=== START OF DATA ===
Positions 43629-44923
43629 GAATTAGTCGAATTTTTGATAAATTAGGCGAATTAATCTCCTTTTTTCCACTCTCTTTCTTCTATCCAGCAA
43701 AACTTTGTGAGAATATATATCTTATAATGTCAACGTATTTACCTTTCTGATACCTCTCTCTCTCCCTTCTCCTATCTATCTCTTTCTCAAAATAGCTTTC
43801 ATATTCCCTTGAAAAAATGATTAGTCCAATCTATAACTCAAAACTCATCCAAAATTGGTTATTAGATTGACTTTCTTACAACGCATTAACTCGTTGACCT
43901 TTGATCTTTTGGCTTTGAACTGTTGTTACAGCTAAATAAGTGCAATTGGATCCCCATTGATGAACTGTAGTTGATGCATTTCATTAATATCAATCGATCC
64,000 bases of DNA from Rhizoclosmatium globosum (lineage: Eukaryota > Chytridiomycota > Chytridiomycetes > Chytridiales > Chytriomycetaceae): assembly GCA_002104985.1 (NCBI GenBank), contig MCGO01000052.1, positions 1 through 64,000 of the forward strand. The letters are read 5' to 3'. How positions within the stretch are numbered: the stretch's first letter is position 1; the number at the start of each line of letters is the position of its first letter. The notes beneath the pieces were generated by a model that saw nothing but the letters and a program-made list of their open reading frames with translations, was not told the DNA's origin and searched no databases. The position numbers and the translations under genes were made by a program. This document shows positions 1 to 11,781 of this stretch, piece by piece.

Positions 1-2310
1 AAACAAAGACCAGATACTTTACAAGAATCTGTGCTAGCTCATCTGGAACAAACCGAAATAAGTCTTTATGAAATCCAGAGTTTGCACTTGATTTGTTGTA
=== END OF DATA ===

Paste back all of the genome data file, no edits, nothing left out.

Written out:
Positions 43629-44923
43629 GAATTAGTCGAATTTTTGATAAATTAGGCGAATTAATCTCCTTTTTTCCACTCTCTTTCTTCTATCCAGCAA
43701 AACTTTGTGAGAATATATATCTTATAATGTCAACGTATTTACCTTTCTGATACCTCTCTCTCTCCCTTCTCCTATCTATCTCTTTCTCAAAATAGCTTTC
43801 ATATTCCCTTGAAAAAATGATTAGTCCAATCTATAACTCAAAACTCATCCAAAATTGGTTATTAGATTGACTTTCTTACAACGCATTAACTCGTTGACCT
43901 TTGATCTTTTGGCTTTGAACTGTTGTTACAGCTAAATAAGTGCAATTGGATCCCCATTGATGAACTGTAGTTGATGCATTTCATTAATATCAATCGATCC
64,000 bases of DNA from Rhizoclosmatium globosum (lineage: Eukaryota > Chytridiomycota > Chytridiomycetes > Chytridiales > Chytriomycetaceae): assembly GCA_002104985.1 (NCBI GenBank), contig MCGO01000052.1, positions 1 through 64,000 of the forward strand. The letters are read 5' to 3'. How positions within the stretch are numbered: the stretch's first letter is position 1; the number at the start of each line of letters is the position of its first letter. The notes beneath the pieces were generated by a model that saw nothing but the letters and a program-made list of their open reading frames with translations, was not told the DNA's origin and searched no databases. The position numbers and the translations under genes were made by a program. This document shows positions 1 to 11,781 of this stretch, piece by piece.

Positions 1-2310
1 AAACAAAGACCAGATACTTTACAAGAATCTGTGCTAGCTCATCTGGAACAAACCGAAATAAGTCTTTATGAAATCCAGAGTTTGCACTTGATTTGTTGTA